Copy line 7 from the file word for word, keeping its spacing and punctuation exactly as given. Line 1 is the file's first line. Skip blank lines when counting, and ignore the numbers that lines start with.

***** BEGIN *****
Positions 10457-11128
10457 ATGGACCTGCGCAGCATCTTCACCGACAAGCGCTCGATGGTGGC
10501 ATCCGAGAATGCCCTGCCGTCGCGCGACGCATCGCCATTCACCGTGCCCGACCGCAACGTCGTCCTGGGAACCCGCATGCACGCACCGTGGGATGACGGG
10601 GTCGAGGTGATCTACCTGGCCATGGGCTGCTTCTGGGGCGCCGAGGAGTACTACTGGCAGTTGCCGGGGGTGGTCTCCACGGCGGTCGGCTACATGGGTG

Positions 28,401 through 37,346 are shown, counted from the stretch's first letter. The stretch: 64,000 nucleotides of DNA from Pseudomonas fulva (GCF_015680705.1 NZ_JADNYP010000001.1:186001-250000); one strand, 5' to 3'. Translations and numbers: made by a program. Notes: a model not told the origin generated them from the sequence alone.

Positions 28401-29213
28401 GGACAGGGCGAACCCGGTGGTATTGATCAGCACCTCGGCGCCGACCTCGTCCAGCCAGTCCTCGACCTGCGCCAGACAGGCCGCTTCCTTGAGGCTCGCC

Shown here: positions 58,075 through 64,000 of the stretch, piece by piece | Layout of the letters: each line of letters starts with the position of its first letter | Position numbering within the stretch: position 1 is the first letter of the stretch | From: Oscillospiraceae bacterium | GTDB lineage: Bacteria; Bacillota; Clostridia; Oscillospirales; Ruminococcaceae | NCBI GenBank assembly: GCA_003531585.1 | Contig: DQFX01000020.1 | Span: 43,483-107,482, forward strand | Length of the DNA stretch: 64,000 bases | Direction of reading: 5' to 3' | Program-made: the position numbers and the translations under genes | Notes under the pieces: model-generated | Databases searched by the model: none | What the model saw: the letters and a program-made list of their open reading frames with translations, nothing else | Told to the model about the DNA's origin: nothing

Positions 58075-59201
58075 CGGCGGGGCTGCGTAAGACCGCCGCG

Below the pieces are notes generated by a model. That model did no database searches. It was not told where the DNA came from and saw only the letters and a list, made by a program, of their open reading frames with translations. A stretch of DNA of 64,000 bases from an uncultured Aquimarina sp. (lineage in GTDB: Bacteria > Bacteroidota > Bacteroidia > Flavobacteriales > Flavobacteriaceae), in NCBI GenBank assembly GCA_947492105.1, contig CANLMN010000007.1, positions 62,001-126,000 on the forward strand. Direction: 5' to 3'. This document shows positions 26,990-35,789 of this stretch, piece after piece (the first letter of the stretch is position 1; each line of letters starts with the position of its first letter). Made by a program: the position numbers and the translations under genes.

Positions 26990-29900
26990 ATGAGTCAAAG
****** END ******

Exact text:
28401 GGACAGGGCGAACCCGGTGGTATTGATCAGCACCTCGGCGCCGACCTCGTCCAGCCAGTCCTCGACCTGCGCCAGACAGGCCGCTTCCTTGAGGCTCGCC